Human milk contains many things to help keep baby healthy from the very beginning of life. These things are found in just the right amounts to ensure that the baby gets to grow and feel well.
Proteins – Help to protect baby from illness.
Amino Acids/ Taurine – Helps the brain and eyes to grow.
Fat – Gives energy for growth
Lactose (a type of sugar, only found in milk)
Helps with brain growth
Helps baby absorb minerals
Vitamins and Minerals -Very important for growth and health
Iron, Zinc and Fluoride
Enzymes, live cells and Hormones.
Protection from disease
Destroys harmful bacteria and viruses.
That is just some of the things that human milk can do. The list is far too long to include it all.
Human milk is the healthiest possible food for human babies. But it’s not just because of all the important nutritional stuff.
A mother can make just the right amount of milk for her baby. At one day old a baby only needs 5 ml of milk. If baby is fed with milk out of a bottle the baby could become over full – Baby will soon get used to this feeling and as the baby gets older they may eat too much to get the over full feeling! This is very unhealthy.
The protein in human milk is in very small amounts and digests easily. This means that breast fed babies feed ALOT more than bottle fed babies. But this means that mummy and baby get to spend lots of quality time together. This is important for human babies.
Colostrum – the very first milk that baby receives contains ALL the thing baby needs to have a really healthy start
When a mum is breastfeeding her baby she gets a HUGE dose of hormone that makes her love her baby EVEN more than she did before! Clever, eh!
Posted by L x at 14:59
Thursday, 30 June 2011
“Celebration Bust” was created to be launched during Breastfeeding Awareness Week 2011. It is hoped that The Bust will help to raise awareness of the work that goes on helping to support mum and baby partnerships in their breastfeeding relationships.
The “Celebration Bust” is designed to make people look, to be a celebration of the ability of a woman’s body to nurture her child, a celebration of the breastfeeding relationships depicted upon it and in the long term to confront some of the cultural assumptions we have about the female anatomy! What is important, to me at least, that this “bust” is a celebration but not particularly a tool for promotion...
Every time I go to buy fuel for my car of to the corner shop for a loaf of bread I and my children are continually confronted with sexual imagery almost entirely of the female form. These images are everywhere; adverts, soaps, films and music videos – none of it censored or placed after the 9pm watershed but right there in our faces 24/7. It seems difficult for people to be able to accept breasts as an object of desire and ALSO as a means to feed and nurture a child. I think, that because we constantly see them in the former and never in the latter way - Is it really any wonder that women and girls have hang ups especially when it comes to feeding babies. Its our culture and what we have all come to accept as normal.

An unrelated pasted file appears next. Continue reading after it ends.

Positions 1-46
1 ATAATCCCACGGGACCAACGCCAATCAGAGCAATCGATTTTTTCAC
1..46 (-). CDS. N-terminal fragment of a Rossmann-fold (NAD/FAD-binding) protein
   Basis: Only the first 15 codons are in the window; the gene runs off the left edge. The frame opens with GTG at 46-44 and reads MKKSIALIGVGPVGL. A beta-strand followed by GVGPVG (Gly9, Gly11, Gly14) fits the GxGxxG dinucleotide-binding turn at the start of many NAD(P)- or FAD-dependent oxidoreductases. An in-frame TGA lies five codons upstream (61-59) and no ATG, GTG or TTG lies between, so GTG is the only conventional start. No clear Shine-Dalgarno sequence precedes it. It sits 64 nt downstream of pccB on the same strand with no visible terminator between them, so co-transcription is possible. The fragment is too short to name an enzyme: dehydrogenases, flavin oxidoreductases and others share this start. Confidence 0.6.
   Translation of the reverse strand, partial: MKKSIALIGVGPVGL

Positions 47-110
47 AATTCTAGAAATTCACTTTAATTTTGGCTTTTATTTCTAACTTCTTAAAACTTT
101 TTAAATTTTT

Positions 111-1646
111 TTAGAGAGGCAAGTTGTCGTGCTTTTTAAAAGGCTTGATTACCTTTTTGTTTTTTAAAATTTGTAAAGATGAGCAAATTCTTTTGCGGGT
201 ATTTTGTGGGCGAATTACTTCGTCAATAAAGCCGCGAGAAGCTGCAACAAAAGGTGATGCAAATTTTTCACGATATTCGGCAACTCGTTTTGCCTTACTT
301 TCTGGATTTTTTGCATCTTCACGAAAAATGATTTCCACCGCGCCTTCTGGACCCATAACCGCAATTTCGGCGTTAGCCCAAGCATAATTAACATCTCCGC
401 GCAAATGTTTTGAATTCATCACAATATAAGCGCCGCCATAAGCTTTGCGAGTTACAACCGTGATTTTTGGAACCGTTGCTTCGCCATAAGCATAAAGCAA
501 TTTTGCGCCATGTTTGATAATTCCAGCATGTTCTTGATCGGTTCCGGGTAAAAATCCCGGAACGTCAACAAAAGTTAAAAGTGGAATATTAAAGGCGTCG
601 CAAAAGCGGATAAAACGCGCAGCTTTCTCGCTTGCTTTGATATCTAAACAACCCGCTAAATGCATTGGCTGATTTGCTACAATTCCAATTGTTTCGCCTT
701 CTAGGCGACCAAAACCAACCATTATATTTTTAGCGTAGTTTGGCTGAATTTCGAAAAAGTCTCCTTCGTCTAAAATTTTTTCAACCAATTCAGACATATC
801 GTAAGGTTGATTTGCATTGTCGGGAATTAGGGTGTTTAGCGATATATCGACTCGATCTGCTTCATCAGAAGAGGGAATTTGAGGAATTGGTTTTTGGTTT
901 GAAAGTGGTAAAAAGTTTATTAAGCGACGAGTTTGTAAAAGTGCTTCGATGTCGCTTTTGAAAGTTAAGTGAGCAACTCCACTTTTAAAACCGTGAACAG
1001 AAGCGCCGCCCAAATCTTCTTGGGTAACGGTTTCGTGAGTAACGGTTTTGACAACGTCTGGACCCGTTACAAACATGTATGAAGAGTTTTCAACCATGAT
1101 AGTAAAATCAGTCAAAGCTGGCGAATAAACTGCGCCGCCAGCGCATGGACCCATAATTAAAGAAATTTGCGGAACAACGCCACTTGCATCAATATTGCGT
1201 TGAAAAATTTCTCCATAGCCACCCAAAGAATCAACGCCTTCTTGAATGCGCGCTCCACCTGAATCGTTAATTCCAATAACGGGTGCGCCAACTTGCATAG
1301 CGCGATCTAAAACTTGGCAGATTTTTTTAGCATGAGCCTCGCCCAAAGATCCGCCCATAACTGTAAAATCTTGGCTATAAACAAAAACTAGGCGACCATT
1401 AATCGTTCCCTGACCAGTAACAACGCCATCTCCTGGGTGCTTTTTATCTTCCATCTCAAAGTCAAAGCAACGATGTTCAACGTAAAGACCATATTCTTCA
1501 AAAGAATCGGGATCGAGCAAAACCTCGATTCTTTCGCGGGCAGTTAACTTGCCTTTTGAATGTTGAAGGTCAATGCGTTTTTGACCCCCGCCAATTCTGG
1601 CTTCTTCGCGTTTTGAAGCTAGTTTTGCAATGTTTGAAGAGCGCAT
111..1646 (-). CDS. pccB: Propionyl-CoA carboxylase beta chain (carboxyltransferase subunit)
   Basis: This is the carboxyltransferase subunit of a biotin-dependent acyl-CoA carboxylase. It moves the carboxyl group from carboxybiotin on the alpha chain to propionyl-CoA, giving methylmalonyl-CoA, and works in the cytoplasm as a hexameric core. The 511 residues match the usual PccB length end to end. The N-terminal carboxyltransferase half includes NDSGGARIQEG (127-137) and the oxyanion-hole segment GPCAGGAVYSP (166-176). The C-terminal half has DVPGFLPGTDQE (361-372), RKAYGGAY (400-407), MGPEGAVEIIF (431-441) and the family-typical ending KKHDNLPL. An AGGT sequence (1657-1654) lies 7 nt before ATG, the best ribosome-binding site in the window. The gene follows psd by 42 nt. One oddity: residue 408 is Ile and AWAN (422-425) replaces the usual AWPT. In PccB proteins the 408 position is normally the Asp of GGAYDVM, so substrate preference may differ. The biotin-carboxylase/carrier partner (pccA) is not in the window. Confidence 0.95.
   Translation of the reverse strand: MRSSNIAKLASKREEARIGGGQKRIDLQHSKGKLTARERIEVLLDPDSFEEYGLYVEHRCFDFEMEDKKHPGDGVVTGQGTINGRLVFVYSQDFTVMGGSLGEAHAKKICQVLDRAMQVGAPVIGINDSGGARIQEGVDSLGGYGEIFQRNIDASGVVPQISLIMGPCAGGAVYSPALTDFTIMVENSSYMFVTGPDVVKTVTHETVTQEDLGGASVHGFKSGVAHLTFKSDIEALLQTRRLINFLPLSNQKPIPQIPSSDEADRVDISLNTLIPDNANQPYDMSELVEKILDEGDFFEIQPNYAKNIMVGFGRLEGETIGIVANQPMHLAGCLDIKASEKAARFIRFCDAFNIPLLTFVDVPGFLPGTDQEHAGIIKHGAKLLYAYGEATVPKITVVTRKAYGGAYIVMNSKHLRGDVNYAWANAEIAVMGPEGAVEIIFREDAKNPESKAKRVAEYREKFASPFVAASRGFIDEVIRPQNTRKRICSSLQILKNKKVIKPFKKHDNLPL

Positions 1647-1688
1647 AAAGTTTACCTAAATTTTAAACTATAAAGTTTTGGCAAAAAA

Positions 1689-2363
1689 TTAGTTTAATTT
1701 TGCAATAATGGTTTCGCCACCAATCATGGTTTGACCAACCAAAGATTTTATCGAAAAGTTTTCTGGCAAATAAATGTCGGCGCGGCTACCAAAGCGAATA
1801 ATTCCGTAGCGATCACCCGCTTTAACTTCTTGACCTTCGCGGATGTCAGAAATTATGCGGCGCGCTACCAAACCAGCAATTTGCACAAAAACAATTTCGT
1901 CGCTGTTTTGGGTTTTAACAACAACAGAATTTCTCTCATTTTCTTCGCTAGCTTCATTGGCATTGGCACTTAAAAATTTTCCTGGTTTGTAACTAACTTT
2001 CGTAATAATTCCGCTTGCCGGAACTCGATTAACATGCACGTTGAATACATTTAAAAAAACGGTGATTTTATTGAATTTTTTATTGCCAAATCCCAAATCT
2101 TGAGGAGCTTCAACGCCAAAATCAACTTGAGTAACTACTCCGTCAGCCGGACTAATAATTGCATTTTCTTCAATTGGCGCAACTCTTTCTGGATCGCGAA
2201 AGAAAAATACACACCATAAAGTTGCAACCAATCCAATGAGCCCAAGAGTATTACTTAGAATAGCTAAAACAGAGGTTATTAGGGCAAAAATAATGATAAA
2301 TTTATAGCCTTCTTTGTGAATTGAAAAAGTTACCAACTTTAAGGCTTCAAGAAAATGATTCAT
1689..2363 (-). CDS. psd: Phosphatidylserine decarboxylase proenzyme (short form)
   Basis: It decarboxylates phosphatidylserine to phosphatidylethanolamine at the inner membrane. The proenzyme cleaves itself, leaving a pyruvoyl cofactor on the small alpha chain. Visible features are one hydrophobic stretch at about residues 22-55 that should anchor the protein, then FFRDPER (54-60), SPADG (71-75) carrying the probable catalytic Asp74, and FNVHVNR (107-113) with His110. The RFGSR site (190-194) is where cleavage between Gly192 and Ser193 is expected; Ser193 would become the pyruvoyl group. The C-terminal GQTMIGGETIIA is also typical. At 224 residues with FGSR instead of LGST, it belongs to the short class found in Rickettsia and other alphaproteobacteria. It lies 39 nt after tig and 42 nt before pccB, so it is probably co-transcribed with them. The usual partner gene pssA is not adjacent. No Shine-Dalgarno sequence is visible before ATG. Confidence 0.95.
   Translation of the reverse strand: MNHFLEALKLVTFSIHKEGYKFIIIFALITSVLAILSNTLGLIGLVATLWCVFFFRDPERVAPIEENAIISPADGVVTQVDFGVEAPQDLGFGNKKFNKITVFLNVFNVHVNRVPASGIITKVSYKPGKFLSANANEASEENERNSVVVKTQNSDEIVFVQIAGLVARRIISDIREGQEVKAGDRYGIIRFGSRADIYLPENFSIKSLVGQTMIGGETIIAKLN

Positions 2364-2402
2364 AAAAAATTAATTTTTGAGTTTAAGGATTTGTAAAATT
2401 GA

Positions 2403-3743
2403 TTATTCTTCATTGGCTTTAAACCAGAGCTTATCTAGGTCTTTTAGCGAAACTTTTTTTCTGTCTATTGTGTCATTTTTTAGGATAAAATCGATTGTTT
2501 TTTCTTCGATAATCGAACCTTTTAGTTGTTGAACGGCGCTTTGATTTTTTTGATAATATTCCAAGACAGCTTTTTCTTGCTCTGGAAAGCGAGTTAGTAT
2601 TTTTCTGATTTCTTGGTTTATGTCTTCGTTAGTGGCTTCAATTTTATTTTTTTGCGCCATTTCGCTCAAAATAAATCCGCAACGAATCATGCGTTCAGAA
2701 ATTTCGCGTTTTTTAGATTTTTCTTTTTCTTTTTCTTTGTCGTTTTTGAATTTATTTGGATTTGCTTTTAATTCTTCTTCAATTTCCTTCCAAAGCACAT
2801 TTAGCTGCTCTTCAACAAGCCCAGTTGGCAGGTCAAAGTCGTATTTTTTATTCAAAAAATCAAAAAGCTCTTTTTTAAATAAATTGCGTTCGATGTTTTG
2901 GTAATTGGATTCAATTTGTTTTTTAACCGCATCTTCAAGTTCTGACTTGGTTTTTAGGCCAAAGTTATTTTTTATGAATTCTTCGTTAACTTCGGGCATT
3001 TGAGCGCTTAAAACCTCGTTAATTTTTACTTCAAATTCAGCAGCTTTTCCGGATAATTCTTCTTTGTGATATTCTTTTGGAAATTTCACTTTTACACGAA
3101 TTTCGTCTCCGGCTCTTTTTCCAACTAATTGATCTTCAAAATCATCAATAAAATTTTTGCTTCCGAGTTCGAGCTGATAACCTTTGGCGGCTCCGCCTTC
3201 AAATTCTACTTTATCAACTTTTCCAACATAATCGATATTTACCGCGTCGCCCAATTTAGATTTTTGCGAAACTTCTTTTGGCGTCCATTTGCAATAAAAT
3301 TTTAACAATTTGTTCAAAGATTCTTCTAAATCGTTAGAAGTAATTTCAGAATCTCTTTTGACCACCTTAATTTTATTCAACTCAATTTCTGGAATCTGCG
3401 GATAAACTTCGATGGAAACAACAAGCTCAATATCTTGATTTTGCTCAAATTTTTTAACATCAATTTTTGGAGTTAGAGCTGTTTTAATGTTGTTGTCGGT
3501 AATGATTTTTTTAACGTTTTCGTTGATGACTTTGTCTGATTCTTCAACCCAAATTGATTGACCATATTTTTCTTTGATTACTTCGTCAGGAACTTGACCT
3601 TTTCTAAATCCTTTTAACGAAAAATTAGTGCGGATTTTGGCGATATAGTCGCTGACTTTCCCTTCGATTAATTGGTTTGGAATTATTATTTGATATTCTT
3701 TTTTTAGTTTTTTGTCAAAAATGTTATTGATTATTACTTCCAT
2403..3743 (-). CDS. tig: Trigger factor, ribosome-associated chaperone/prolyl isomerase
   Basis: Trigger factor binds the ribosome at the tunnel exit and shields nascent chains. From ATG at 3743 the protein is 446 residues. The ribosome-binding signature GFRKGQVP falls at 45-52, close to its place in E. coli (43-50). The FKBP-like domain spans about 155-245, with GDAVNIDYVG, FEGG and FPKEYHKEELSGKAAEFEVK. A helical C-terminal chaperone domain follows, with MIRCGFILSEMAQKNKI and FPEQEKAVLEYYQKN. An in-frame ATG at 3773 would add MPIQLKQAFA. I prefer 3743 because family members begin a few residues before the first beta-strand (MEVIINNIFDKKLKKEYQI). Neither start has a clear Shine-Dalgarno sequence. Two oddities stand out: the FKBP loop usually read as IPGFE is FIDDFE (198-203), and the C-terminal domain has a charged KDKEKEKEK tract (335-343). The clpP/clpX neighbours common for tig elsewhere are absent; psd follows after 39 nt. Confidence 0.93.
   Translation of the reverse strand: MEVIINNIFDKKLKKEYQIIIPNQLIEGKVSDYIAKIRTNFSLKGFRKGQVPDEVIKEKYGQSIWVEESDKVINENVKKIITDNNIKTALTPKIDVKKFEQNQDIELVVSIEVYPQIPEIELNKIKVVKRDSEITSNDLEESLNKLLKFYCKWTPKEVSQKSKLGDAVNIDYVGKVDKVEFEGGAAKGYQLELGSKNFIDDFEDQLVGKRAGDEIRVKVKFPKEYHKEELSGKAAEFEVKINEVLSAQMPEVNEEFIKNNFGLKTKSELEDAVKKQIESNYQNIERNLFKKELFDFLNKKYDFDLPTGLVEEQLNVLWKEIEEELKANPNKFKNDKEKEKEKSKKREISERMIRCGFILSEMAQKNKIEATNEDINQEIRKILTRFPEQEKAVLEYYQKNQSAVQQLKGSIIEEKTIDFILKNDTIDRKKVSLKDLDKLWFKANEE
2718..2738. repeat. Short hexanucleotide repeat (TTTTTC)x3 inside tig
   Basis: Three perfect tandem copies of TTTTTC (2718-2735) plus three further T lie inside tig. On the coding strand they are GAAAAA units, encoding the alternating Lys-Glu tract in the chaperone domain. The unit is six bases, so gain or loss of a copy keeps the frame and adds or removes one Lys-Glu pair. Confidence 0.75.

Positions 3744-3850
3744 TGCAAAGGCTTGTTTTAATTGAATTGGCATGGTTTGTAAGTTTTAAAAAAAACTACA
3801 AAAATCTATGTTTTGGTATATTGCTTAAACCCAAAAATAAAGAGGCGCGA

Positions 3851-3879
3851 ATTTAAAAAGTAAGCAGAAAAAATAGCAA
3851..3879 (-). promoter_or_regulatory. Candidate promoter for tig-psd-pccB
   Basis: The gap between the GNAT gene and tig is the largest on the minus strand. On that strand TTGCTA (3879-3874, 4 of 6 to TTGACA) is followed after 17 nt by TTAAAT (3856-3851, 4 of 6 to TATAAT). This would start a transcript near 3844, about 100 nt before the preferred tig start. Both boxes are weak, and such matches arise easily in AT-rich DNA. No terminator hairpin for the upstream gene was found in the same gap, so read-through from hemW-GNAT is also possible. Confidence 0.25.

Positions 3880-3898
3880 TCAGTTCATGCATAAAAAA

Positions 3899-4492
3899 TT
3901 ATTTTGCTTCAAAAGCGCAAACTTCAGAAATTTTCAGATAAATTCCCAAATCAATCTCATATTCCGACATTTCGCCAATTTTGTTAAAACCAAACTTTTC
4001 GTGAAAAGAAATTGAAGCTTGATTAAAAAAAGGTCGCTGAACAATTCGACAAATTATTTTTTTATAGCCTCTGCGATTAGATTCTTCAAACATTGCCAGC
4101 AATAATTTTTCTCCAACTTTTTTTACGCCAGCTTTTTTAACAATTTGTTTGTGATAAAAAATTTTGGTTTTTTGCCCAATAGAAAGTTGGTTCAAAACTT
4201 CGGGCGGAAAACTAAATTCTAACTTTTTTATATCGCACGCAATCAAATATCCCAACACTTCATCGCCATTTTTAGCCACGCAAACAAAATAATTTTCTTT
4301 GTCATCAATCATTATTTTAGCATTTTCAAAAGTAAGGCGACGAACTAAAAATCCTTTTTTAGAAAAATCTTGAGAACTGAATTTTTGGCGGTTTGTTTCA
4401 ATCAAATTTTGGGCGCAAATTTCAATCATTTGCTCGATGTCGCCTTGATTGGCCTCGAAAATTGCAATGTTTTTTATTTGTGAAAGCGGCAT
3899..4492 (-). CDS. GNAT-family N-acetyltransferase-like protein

My own personal aim is; for the women that I support to be able to breastfeed for as long as they want to breastfeed for. For this, one of the things they need is support and understanding from the culture in which they live; and part of that is challenging the beliefs that are held about breasts. Recently perpetuated very eloquently by Jeremy Clarkson but this is generally a huge problem in general media coverage.
I don’t doubt that “Celebration Bust” will stir some emotions in people. A mixture of anger and humour maybe? Maybe bashfulness and shame? But ultimately I hope that it will entice people to take a closer look and see all the faces of smiling children and the bodies that sustain them and think yes, that is what I would like for my family, there IS support to help me achieve it. Idealistic, perhaps? Or maybe just showing a culture, that seems to have forgotten, that our “funbags” have another very important function.
There is so much misinformation flying around surrounding breastfeeding and part of the project is to draw attention to that. The “Celebration Bust” will be visiting public places across South Shropshire. As well as raising awareness of the Boobiful Babies group it is hoped that on its journey it can help to “BUST!” some of the myths that surround breastfeeding.
At the moment it is sat in Ludlow Library in South Shropshire. Next stop is the window of a Cancer Research shop, a local school has asked to host it and we are getting a great amount of interest from other public buildings.
Celebration Bust in Ludlow Library, Shropshire.
So, Here they are, a pair of breasts. Yes they may be good fun and play a part in creating babies but they also come in very handy when feeding them too.
As for how many of our objectives the bust will meet..? I don`t know. But it’s certainly met the first – people are defiantly taking a look!
Monday, 27 June 2011
Sunday, 26 June 2011
Part of the role of then Celebration Bust is to challenge information that is held about breastfeeding. There is a huge amount of misinformation out there and, locally at least, we hope to challenge it. If you feel that any of the information below is out dated or could be made better please feel free to comment! If you would like to add myths that you have picked up along the way feel free to add them too...
Busting Breastfeeding Myths
Here is just a very small collection of some of the myths that seem most common. There are so many more. If you are a pregnant or a breastfeeding mother it is important for you that you understand what you are being told. If you do not understand, or it doesn't feel right...ask, ask and ask again!!
"I have really bad diet my milk won't be any good"